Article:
"There was a huge generosity by the women I met across the board," he said. "They understood the urgency to educate the broader public, to learn to be allies to the community. But they all told me there was no one trans story."

One of these women was April Ashley, a former model who was outed as a transgender woman by a newspaper in Britain in the 1960s. Her life story is being turned into a movie by producer Chay Carter.

"He'd done so much homework," said Ashley, 80, about meeting with Redmayne. "He'd read both of my books apparently, which was rather amazing that he had done all this research."

After setting her eyes on him, she knew he'd be able to pull off the role physically. She spoke of his "fine, beautiful, not terribly masculine hands," and his face, "strangely is masculine, but when he puts on that wig and makeup, not so." But Ashley did caution the actor.

"She told me not to raise the pitch of my voice," Redmayne remembered. "Just find the femininity within it."

Such tidbits helped him the most. Other women he spoke to described the periods of hyper-feminization they experienced after coming out.

"One woman described it as being an adolescent girl's puberty," he said.

"That seemed to mirror for me with the hyper feminine poses of Lili in some of the early art that Gerda painted," he said.

In an effort to translate these notes into the role, he worked with hair and makeup artist Jan Sewell. As Lili transitions throughout the film, heavy makeup and vibrant wigs mellow out in favor of a minimal, even muted look.

By the time he had to don the character of Lili, Redmayne had come to know exactly what he wanted, and needed, to convey on film: "Lili had been born Lili and, through conforming and society, had put up this masculinity that people saw as Einar," he said. "For me, then, it was about unraveling this masculinity to find herself."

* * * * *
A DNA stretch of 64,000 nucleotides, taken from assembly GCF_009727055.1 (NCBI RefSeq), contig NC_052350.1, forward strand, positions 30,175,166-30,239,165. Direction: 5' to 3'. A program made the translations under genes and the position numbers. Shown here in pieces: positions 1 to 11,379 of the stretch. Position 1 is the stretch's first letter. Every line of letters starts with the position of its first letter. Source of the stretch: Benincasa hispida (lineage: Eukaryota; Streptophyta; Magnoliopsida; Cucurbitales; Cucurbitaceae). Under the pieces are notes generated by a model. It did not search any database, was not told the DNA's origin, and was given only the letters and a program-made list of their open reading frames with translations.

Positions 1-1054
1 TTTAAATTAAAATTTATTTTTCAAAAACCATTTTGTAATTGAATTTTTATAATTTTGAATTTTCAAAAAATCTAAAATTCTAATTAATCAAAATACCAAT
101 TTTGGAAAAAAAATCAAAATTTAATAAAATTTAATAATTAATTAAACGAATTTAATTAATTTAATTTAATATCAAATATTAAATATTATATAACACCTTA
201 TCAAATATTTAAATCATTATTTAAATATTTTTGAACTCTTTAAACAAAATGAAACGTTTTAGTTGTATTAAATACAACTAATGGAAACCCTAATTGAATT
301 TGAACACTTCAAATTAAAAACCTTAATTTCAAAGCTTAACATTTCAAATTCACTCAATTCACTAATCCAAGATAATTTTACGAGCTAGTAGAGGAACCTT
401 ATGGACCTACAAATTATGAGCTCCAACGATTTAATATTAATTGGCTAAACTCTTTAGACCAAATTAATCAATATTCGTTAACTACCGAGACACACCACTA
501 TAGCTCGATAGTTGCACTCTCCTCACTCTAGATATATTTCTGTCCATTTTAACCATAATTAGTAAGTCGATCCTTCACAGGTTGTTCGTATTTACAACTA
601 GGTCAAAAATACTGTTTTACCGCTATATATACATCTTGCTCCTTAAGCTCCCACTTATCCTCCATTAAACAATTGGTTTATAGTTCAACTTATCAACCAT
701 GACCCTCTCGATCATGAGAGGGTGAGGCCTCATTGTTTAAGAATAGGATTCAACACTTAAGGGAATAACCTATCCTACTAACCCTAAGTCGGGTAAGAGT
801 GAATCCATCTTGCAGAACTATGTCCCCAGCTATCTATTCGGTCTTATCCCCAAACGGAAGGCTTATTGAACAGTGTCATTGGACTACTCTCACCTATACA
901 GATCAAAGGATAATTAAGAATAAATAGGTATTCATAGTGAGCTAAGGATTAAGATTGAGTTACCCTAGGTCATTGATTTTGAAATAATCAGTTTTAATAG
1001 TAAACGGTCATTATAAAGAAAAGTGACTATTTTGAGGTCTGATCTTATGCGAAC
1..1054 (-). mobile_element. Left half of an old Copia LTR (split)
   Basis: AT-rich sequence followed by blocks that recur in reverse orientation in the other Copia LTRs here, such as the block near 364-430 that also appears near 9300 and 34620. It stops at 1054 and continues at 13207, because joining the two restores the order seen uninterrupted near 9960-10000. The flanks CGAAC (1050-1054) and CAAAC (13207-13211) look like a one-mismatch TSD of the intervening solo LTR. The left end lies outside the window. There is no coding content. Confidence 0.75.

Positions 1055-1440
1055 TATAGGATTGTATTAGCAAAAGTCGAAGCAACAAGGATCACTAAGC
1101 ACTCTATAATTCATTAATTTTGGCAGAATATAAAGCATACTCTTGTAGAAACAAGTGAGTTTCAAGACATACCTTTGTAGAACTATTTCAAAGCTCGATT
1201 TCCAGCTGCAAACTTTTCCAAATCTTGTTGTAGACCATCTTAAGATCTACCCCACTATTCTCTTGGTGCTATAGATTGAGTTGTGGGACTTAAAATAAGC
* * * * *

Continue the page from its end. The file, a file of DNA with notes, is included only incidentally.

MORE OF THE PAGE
Rebecca Root, 46, a transgender actress who plays Lili's nurse in the film, said this approach translated into an authentic expression of the lives of transgender people.

"It's a beautiful, honest depiction of somebody going through that very difficult process," she said. "He's a terrific actor anyway, but he approached this role with the required vigilance and integrity to the characters."

Root believes that when audiences, particularly transgender people, see the film, any criticism in the casting of Redmayne will dissipate. Critics have complained about the lead role going to an actor who is cisgender, meaning he identifies with the gender he was assigned at birth.

"I know that some people maintain that only trans actors should play trans roles, and it's a difficult issue, but certainly there is greater flexibility when the character is undergoing the process of transition," she said. "They must be recognized and applauded though for including so many trans people in the making of the film."

Considering "The Danish Girl" premieres during a year in which the visibility of transgender people has skyrocketed on television, Redmayne hopes his portrayal of Lili helps to continue the conversation for their rights.

"It's been almost a hundred years since Lili and Gerda's story," he said. "But whilst the conversation has moved into mainstream media, there's so much more to go."

Twitter: @TrevellAnderson